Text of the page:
Archivist Alex Pezzati of the Penn Museum was on the verge of discarding a “curious collection” in the fall of 2016, when I invited him to present at a workshop I was then co-organizing with other members of the Penn Humanities Forum. “Translation beyond the Human” was our chosen theme, and I was hoping he could divert us with anecdotes about the history of early computing in anthropology.
He delivered more than anecdotes. Among other materials, Pezzati brought out a box of letter-sized Termatrex punchcards from a project devoted to the Neolithic settlement at Erbaba in southwestern Turkey. Jacques and Victoria Bordaz had directed the project during the 1960s and 70s, with consulting help from the Faunal Research Group in the Department of Anthropology at Columbia University. In addition to offering insights on the material and social structure of the prehistoric community that had lived at Erbaba, the group piloted a new approach to semi-automated information retrieval on the basis of the archaeological data collected there. The now forgotten Termatrex machine held out distinct advantages in their view. It was easy to use; it secured a place for expert theorizing through “feedback”; it had a “virtually unlimited memory”; it blended seamlessly with other computing platforms; and last, but not least, it was cheap.
Engineers at Jonker Business Machines, Inc. developed the Termatrex machine over the course of the 1950s, and it was released with great anticipation in 1960. As opposed to “conventional” data-processing systems, the Termatrex (like its offshoot, the Minimatrex) featured an “inverted” approach to information retrieval. That is, rather than being devoted to a single entity, its attributes assigned via punched holes (“item records”), each card was devoted to a single attribute, with punches pointing to those records in which they appeared (“characteristic records”). If conventional systems were to be preferred for record keeping and accounting, the inverted Termatrex was considered ideal for directed search purposes– in a word, science.
This functionality certainly appealed to members of the Bordaz team, who subjected the Termatrex to a “critical examination” in 1966. As they explained to readers of American Antiquity, searches could be performed by superimposing punched cards over a desktop light source. This allowed for structured queries: layering multiple attribute cards, light spots revealed “hits,” which could be traced back to an individual item (e.g. a person, location, or artifact) possessing all the attributes in question. While “unspecialized clerical help” was enlisted to transfer field data to the cards, trained archaeologists decided which attributes came in for analysis according to a well-honed theory. Evincing a philosophy somewhat different from that of Big Data today, these archaeologists were decidedly unimpressed by mere “fishing” expeditions.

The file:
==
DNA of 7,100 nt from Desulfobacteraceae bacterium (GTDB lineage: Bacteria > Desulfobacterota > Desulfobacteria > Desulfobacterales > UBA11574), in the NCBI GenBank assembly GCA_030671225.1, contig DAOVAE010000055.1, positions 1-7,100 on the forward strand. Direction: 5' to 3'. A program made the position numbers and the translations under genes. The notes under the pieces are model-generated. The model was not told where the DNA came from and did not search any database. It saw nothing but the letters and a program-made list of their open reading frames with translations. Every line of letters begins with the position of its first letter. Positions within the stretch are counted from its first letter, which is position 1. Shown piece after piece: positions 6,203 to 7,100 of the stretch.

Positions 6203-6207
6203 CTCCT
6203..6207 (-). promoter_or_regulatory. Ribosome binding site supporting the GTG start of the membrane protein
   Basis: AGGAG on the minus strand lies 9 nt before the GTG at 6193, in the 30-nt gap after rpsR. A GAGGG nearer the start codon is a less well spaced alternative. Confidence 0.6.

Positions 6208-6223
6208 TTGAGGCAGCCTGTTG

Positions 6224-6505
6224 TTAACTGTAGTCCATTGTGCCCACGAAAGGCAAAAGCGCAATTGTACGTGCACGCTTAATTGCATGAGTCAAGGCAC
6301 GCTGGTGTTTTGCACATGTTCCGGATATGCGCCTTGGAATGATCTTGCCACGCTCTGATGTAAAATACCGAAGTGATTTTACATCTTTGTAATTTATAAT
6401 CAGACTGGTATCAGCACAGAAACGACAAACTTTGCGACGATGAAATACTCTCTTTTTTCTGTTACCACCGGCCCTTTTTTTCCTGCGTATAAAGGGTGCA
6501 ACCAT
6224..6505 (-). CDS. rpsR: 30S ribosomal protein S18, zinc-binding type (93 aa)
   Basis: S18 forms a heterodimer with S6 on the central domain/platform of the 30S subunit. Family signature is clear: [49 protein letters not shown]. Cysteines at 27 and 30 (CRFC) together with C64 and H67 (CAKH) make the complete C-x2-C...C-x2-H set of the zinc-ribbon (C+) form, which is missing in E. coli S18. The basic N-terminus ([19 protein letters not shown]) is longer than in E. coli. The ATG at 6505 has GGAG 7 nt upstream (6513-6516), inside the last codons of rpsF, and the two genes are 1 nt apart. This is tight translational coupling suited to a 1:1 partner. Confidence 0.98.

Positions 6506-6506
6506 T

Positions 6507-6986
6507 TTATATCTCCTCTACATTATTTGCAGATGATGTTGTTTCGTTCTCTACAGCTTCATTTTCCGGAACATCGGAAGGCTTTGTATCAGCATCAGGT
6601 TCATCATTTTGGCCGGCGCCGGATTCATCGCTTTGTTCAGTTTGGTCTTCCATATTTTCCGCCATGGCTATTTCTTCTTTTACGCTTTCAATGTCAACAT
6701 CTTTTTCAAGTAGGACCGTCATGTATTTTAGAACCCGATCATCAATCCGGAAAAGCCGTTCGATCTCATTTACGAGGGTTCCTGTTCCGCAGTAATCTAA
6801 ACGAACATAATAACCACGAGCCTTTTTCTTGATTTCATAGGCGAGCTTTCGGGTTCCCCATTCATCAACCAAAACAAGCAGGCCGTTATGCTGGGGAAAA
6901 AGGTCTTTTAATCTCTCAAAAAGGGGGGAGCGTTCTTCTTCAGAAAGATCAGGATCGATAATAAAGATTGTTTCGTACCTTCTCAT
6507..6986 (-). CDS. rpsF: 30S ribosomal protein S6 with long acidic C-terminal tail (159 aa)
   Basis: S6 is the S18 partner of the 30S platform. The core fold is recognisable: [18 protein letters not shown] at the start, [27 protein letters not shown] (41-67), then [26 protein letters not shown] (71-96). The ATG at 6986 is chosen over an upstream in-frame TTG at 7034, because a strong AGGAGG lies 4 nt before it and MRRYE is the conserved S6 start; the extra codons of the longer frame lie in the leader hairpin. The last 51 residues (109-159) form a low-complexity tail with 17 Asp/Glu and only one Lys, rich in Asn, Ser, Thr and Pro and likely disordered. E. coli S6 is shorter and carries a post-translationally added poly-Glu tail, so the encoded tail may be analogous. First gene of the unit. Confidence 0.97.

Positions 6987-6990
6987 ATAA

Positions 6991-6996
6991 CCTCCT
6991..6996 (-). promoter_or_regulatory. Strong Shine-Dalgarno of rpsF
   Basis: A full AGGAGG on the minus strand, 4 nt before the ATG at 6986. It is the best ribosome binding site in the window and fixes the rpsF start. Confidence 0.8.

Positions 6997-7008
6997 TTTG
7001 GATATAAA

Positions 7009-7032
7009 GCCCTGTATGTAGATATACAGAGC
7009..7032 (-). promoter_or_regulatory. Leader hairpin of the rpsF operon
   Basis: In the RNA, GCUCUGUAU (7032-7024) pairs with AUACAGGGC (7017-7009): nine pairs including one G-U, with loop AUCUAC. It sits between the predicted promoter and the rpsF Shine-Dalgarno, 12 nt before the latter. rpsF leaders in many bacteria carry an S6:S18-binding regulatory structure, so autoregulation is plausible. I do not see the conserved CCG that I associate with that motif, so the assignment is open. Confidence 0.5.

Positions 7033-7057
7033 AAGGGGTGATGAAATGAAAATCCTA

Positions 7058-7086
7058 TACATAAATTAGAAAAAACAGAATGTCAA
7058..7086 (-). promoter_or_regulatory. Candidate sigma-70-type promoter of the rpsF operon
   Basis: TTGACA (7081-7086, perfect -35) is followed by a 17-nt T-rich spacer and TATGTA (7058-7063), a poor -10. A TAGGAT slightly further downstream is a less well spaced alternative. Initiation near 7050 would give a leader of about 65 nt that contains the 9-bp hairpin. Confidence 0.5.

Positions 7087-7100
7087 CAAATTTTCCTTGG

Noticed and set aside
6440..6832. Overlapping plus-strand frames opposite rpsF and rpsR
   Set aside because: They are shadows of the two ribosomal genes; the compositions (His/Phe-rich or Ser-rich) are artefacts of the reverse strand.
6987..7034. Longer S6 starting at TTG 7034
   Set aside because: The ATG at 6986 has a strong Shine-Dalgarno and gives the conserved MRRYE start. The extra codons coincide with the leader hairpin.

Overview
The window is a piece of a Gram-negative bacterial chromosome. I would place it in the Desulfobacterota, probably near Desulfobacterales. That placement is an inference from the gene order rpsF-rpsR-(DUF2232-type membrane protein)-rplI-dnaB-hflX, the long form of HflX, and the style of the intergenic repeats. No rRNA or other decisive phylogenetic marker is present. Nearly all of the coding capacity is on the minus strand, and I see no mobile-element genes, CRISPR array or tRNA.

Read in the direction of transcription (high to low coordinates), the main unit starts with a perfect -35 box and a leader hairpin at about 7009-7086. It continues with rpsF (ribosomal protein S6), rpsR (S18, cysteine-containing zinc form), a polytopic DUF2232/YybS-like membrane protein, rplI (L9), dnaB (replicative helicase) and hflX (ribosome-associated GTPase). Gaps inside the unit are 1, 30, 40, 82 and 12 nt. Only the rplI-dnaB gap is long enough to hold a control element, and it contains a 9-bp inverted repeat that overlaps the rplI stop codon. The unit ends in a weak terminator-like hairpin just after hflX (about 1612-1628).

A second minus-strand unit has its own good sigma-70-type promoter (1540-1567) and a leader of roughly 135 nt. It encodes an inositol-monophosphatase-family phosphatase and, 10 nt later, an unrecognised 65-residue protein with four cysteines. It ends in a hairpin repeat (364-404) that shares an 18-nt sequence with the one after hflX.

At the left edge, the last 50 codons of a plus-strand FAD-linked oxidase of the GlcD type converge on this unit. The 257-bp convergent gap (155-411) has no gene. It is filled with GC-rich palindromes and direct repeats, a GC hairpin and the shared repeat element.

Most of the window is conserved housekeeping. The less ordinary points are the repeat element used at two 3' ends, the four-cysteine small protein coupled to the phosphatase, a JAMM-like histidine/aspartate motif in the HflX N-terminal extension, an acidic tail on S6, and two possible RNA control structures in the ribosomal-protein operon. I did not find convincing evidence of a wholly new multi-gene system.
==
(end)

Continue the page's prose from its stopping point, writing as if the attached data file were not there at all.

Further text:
That said, size did matter. Even though other semi-automatic systems were adaptable to the principles just described, Jacques and Victoria Bordaz preferred the Termatrex machine for its highly extensible memory. The size of the card alone dictated how many items might be considered at once, and with space to accommodate 10,000 items, a card measuring just 9.625” x 11.5” boasted “virtually unlimited” capacity. If and when a research project did reach this limit, cards were miniaturized to yield further storage space.
All in all, the Termatrex machine offered the Erbaba researchers a way to cope with a perceived data deluge without sacrificing the “art” of associative taxonomy in archaeology. As might be expected of those with deep commitments to the human sciences, the Bordaz couple and their interlocutors were particularly keen advocates of human expertise during this pivotal moment in the history of electronic computers. This archaeological example confirms recent histories which emphasize the highly specific ways in which various disciplines, including the human sciences, entered the age of computing.
Jon Agar, “What Difference did Computers Make?,” Social Studies of Science 36 (2006): 869-907.
Marcia Ascher and Robert Ascher, “Chronological Ordering by Computer,” American Anthropologist 65 (1963): 1045-52.
Jacques Bordaz and Victoria Bordaz, “A Critical Examination of Data Processing in Archaeology, with an Evaluation of a New Inverted Data System,” American Antiquity 31 (1966): 494-501.
Nathan Ensmenger, “The Digital Construction of Technology: Rethinking the History of Computers in Society,” Technology and Culture 53 (2012): 753-776.
Jean-Claude Gardin, “Cartes Perforées et Ordinateurs au Service de l’Archéologie,” La Nature 3331 (1962): 449-57.
Frederick Jonker, “The New ‘Termatrex’ Line of I.R. Systems—The ‘Minimatrex’ Line of I. R. Systems,” American Documentarian 14 (1963): 276-282.
University of Pennsylvania Museum Archive. Jacques Bordaz Papers; Erbaba Project; Material-Fauna-Correspondence (1969-1971).
University of Pennsylvania Museum Archive. Jacques Bordaz Papers: Archaeological Site Survey: Termatrex Key Card System — Samples and Instructions (1966, 1976).